Page 10 - Fiction Vol 1 No 2
P. 10

when the vision was replaced by a car, or a and couldn’t help grinning himself. He had his own
passerby on their mobile phone. Very soon his golden nugget right before him.
back was aching and his neck felt burning hot
despite the sunscreen he’d applied. He drained the Unfortunately, the magical telescope couldn’t
last of his water, took one last fleeting look penetrate the modern hotel or its 1859
through the telescope and froze. counterpart. When the gleeful diggers decided to
celebrate with a drink, Harold packed away his
All of the miners had halted, their gazes fixed on equipment with great care. The excitement was
something to the right of the frame. Suddenly a simmering behind his disbelief at having
rush of soldiers swept past, followed by the rest, ‘witnessed’ all he had seen.
shaking their fists. Without looking away Harold
loosened the screw, then swivelled the telescope For a time he simply sat in his car, hands on the
until he found the small crowd of people gesturing wheel, staring straight ahead. I have a telescope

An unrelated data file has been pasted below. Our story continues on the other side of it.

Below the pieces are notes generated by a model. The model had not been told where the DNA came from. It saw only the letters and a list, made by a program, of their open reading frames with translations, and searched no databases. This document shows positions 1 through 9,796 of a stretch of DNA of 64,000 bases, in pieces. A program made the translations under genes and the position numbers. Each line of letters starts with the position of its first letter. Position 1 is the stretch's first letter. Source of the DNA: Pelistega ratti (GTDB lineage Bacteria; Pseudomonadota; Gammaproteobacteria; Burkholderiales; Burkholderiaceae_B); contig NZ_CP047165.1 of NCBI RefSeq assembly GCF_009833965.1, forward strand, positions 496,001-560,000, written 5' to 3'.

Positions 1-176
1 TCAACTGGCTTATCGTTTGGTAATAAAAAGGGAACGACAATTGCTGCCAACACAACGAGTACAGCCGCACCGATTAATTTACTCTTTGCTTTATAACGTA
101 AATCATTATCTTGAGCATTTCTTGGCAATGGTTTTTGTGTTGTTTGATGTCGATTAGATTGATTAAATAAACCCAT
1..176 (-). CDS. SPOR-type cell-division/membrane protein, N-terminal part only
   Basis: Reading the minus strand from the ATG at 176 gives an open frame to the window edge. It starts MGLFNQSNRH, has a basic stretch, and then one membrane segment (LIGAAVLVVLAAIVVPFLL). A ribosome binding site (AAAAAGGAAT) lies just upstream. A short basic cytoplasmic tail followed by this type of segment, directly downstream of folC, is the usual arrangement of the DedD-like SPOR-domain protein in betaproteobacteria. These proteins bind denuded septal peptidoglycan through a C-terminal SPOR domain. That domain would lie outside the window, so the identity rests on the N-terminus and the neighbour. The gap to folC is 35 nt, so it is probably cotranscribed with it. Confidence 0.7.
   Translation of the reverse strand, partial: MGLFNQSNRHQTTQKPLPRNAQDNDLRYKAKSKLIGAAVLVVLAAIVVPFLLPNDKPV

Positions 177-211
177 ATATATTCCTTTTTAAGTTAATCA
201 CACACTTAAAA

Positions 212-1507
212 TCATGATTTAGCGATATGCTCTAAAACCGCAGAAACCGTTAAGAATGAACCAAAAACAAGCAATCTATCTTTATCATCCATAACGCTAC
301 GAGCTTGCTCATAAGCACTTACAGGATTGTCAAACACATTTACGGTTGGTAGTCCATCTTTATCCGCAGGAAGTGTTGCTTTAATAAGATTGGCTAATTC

wildly. Abruptly the crowd retreated, giving Harold which can see into the past.
a view of two men laid out on the ground, another
trying to revive them – while a fourth man How, though? Some stars burned out before any
laboriously extracted a golden lump from the human on Earth gazed at them. Harold himself
ground. witnessed last night a star’s death that had
happened over seven thousand years ago. He was
Harold lifted his eyes. His mouth hung open. There looking back in time by simply existing so far away
before him, Bakery Hill stood innocently, cars and from the event.
scantily-dressed people milling about in the heat.
Through his telescope, the Welcome Nugget of But astronomers did that all the time. Harold
1859 was being excavated. Harold snapped photos thought back to the night he’d seen the campers
of the trio, the others revived now, holding their at the cookfire. Not campers – pioneers from the
nugget with goofy grins plastered on their faces, 1950s. The difference was that he’d been using a

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